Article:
The practice of excluding people because of their religion, social status or gender remained in place up until the end of the 20th century. In 1915, the Federal Court declared that excluding people for tax reasons was unconstitutional, however, it still supported the exclusion of the poor. It was not until 1971 that condemned criminals and people in debt gained the right to vote.

123 years for three stages

The shift from exclusion to integration began in 1874.

According to political scientist Adrian Vatter, this was the start of a pattern of development.

“There was an ongoing integration process, which ran in parallel to the expansion of power-sharing institutions, and which also took place alongside social changes occurring at the end of the 19th century,” he said.

Vatter said three stages were instrumental in the process. The first stage was the introduction of popular rights such as referendums and people’s initiatives. These were launched in 1874 and 1891, respectively, and included religious groups like the conservative Catholics. The second was the introduction of proportional representation in 1919, which gave the working class and the Social Democrats a voice. The third and last stage was in 1971 when women were granted voting rights.

“All integration processes were accompanied by an emancipation process,” said Vatter. In 1977, Swiss citizens living abroad were granted voting rights, while the 18-to-20-year-olds were allowed to vote for the first time in 1991.

Male democracy as revolution

How did Switzerland fare in the integration process? Vatter stresses that voting rights for men marked the beginning of the long road to making Switzerland more democratic.

He pointed to the election of Geneva’s cantonal government in 1847 by Swiss male citizens who had voting rights. “Today it is common practice that a nation elects its government; back then it was a European first,” he declared.

Back in 1848, Switzerland was a democratic island with voting rights for men in the middle of a European sea of authoritarian and monarchist regimes, said Vatter.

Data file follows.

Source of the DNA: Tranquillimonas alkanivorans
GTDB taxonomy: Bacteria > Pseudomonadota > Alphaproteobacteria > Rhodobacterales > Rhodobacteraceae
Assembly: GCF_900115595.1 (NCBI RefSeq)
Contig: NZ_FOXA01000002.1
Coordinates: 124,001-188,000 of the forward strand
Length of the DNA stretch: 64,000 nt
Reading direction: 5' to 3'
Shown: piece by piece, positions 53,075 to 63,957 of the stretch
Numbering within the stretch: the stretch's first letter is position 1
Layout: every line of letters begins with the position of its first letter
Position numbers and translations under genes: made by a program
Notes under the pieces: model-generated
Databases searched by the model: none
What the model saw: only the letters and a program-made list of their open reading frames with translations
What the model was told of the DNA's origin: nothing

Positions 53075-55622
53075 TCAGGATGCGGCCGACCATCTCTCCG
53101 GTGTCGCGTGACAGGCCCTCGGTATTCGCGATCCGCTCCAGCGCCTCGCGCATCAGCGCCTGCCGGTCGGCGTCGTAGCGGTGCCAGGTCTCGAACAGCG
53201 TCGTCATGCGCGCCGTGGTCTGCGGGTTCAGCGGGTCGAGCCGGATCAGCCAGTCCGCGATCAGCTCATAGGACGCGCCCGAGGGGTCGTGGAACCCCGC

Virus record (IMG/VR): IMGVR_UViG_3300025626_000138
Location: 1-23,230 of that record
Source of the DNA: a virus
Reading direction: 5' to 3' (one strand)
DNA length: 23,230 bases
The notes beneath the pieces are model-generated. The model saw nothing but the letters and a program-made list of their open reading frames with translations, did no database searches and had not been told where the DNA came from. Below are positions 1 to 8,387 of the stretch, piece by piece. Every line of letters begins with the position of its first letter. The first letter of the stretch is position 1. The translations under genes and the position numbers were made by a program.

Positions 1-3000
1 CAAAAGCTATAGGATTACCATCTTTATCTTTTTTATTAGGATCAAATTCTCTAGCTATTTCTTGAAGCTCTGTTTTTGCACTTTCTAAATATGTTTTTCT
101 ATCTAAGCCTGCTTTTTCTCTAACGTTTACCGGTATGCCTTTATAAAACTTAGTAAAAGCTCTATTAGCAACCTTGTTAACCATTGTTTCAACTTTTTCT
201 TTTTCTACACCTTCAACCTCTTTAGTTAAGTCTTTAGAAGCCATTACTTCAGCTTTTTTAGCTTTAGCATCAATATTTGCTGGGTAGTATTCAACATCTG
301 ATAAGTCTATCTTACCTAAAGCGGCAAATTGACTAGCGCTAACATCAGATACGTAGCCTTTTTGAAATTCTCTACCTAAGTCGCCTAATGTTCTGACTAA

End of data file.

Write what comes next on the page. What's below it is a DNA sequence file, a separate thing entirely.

“It was a big step to grant a quarter of the population voting rights,” he added.

Drawing the line

Looking at the current situation, Vatter’s assessment is rather ambivalent. “On the one hand, Switzerland is considered a paradigmatic case of political integration. Given its different cultures and diverse society, it has managed to integrate various minorities,” he said.

“However; Swiss integration efforts are strictly limited to groups from their own circles, i.e. to people who speak the same language and follow the same religion.”

Vatter draws the line when it comes to foreign populations with other languages and fundamentally different values. “This is why the introduction of voting rights for foreigners does not stand a chance at the national level. In a united Europe, however, voting rights for foreigners is common practice, at least at a communal level.”

Cantonal pressure

Vatter believes a total revision of all cantonal constitutions is the only way to change and eventually introduce voting rights for foreigners. But putting this issue to a referendum will stand a chance only if the cantons put pressure on the government.

The time is not ripe yet for giving foreigners the vote. Youngsters, who are still not allowed to go to the polls, have a better chance. Inspired by the climate strikes and the Green Party’s historic success in the 2019 federal elections, some young politicians have been calling for lowering the voting age from 18 to 16. That has a better chance of happening than foreigners getting the vote. They are a popular group as they speak the right languages and own the right passport.

Voting rights only by citizenship

At national level, the only way to gain voting rights is to apply for Swiss nationality. However, the path to securing Swiss passport can be long and bumpy for foreigners. The process takes a long time, it is expensive and often arbitrary as it is up to the communes to decide whether someone gets citizenship or not.

Five Swiss cantons, mainly in French-speaking regions, grant non-Swiss citizens the right to vote. However, this is only possible at the cantonal and municipal levels. About 600 of Switzerland’s 2,022 communes grant foreigners voting rights.